China's latest Long March rocket to debut in year of record missions

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[February 27, 2024]  BEIJING (Reuters) - China's Long March 12, capable of sending bigger satellites with more functionalities into the Earth's orbit, is expected to make its debut flight in 2024, in a year of record launch missions for the country, state media reported on Monday.   

People watch from a beach as the Long March 5 Y-4 rocket, carrying an unmanned Mars probe of the Tianwen-1 mission, takes off from Wenchang Space Launch Center in Wenchang, Hainan province, China July 23, 2020. China Daily via REUTERS

Propelled by six liquid oxygen-kerosene-fueled engines, the Long March 12 will be able to transport a payload of 10,000 kg (22,000 pounds) to a low-Earth orbit, according to the Shanghai Academy of Spaceflight Technology, a subsidiary of China's main space contractor.

That means the Long March 12 would be able to transport half a dozen large communication satellites into orbit on one mission, putting it almost in the same category as the heaviest variant of the Long March 3, which is used to launch the satellites of China's homegrown BeiDou navigation system.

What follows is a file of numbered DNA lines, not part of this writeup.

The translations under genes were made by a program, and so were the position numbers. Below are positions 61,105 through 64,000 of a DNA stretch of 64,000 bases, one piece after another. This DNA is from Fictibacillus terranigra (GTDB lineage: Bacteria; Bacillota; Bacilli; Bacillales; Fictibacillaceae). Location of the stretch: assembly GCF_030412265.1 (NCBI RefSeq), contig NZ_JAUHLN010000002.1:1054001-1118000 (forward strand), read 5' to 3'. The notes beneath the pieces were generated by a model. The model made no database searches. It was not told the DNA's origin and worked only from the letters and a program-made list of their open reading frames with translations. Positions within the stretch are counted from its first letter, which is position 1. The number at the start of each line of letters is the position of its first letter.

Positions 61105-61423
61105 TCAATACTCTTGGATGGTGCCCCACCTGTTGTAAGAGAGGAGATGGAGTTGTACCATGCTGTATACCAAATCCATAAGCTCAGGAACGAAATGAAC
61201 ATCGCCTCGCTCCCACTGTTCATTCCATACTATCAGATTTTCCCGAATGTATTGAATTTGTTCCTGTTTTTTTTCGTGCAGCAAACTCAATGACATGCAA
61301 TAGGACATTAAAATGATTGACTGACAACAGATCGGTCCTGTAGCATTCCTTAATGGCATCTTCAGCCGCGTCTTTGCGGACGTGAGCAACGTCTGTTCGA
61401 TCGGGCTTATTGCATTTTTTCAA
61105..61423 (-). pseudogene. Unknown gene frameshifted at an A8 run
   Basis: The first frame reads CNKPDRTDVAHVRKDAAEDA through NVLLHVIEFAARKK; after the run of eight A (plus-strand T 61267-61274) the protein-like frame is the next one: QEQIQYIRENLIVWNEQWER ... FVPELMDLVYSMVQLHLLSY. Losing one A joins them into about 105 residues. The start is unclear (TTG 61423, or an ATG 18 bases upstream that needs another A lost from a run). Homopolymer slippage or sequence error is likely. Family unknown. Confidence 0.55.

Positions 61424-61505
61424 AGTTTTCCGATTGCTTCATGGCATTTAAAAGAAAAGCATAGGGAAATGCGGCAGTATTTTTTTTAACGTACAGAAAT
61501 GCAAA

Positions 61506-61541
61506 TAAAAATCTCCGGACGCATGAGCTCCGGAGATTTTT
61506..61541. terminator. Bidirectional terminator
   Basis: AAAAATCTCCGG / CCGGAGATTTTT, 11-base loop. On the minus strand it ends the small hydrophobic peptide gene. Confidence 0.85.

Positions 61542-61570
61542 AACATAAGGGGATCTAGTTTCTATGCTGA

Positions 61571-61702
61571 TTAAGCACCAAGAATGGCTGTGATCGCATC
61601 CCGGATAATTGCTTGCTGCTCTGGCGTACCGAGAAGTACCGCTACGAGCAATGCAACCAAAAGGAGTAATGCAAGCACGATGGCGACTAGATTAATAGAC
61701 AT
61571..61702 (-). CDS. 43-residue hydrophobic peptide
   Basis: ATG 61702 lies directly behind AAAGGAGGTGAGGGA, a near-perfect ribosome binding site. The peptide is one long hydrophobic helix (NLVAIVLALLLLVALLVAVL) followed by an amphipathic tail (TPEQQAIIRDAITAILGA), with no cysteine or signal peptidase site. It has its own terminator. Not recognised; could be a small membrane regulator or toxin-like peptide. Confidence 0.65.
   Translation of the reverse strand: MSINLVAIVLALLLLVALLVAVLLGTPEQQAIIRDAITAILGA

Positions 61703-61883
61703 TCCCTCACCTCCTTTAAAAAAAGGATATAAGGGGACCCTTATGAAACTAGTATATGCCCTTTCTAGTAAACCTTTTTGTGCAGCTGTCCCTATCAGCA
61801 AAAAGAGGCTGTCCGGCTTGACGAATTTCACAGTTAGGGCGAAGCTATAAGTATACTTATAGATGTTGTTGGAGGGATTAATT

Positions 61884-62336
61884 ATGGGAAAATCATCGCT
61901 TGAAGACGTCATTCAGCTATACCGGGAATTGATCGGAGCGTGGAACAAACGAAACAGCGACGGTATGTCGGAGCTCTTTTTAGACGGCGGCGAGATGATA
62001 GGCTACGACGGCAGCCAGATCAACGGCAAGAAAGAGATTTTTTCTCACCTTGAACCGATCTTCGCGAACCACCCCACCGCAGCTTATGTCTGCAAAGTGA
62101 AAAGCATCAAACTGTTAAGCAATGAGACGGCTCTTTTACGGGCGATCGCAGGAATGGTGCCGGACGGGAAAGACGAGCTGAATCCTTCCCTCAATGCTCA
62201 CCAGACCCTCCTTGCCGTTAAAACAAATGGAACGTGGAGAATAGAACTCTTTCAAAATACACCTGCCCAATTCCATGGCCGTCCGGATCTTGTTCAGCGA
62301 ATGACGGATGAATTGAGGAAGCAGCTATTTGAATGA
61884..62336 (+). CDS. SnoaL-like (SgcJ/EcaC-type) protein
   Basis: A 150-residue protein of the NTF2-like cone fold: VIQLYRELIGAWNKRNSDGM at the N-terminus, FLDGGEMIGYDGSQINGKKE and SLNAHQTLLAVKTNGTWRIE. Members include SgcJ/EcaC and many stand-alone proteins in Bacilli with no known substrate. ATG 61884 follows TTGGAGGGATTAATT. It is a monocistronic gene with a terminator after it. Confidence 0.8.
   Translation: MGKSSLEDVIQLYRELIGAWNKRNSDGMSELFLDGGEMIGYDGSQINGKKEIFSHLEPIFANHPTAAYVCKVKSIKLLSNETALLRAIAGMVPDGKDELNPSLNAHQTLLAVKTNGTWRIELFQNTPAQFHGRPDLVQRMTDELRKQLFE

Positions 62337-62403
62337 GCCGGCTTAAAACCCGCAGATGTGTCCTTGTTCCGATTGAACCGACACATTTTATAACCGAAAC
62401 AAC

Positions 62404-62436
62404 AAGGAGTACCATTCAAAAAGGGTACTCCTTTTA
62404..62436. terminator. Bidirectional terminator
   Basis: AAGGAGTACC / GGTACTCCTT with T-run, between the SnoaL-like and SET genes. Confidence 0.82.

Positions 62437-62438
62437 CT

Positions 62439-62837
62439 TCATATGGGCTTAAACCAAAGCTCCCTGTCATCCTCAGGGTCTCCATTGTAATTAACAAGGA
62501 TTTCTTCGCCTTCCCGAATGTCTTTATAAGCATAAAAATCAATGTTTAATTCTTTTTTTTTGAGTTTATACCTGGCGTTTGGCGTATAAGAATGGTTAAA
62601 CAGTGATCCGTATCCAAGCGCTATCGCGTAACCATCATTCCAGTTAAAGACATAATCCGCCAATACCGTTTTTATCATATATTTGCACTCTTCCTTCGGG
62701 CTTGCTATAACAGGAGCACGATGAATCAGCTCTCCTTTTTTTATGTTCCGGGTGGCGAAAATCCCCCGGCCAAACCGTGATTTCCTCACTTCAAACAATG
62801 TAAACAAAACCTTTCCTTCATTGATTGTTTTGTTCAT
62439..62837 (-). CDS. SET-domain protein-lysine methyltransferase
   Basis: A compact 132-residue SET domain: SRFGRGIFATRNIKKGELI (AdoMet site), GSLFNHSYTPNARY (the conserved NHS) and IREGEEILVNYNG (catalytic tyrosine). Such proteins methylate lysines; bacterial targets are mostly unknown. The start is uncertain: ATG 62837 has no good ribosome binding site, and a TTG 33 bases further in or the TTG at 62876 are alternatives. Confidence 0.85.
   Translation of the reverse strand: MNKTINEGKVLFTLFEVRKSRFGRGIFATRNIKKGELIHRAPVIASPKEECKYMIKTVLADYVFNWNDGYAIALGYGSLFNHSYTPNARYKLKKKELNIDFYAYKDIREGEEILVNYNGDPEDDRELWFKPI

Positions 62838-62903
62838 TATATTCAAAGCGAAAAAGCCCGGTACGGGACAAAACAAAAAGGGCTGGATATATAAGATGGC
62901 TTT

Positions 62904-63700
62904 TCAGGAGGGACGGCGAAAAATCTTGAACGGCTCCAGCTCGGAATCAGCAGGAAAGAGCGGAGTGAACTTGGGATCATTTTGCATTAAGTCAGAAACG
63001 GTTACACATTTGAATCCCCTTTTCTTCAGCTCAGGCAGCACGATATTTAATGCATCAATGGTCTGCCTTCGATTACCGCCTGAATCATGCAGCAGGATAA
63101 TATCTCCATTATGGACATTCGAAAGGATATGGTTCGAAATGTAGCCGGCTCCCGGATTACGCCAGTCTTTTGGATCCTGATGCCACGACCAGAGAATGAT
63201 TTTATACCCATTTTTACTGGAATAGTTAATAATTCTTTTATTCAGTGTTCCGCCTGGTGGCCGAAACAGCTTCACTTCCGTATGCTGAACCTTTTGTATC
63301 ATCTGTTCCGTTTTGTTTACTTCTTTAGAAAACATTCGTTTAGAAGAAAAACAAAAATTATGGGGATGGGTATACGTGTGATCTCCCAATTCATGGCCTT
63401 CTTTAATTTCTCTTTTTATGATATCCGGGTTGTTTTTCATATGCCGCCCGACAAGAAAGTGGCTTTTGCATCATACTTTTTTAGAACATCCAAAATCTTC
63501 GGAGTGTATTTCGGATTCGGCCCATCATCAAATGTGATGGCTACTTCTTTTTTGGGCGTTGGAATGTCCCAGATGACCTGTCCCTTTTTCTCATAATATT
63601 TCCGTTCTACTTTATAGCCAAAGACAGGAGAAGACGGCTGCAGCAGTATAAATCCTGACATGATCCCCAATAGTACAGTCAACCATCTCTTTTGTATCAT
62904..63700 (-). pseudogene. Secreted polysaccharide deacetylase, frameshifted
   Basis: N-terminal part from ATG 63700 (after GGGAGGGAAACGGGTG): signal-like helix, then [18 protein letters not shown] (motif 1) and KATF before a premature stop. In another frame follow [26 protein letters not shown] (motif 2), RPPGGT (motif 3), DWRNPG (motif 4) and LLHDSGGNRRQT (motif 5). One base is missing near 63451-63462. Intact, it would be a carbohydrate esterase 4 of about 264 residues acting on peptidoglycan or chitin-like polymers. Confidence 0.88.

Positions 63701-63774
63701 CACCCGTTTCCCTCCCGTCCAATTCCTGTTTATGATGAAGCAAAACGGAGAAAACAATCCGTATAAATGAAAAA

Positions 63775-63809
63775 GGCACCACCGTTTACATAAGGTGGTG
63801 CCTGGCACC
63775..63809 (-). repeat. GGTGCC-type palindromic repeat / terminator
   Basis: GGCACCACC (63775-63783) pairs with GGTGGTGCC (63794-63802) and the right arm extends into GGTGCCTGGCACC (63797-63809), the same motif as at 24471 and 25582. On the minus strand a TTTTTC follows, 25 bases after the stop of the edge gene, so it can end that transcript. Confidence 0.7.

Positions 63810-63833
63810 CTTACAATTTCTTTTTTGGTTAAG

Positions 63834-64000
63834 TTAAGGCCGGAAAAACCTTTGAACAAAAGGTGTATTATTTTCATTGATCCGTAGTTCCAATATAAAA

A small-lift rocket carries payloads of up to 2,000 kg, while medium ones deliver up to 20,000 kg and heavy rockets can carry payloads in excess of 20,000 kg, capable of sending probes to other planets.

China has developed and launched more than 20 types of Long March-series rockets - the pillar of the country's space programs and responsible for over 500 launch missions since 1970.

China Aerospace Science and Technology Corp, the country's main space contractor, is expected to conduct a record 100 launch missions in 2024. Chinese commercial companies are also expected to step up launches this year.

The Long March 12's inaugural flight has been scheduled at the Hainan International Commercial Aerospace Launch Center, a spaceport expected to start operations in June, said Zeng Wenhua, a structural designer at the Shanghai Academy of Spaceflight Technology.

The Long March 12 will be the first Chinese rocket with a diameter of 3.8 meters - wider than the 3.35-metre diameter of most Chinese rockets and will have two stages. It will stand over 60 meters tall (196 feet).

(Reporting by Ryan Woo; Editing by Sharon Singleton)

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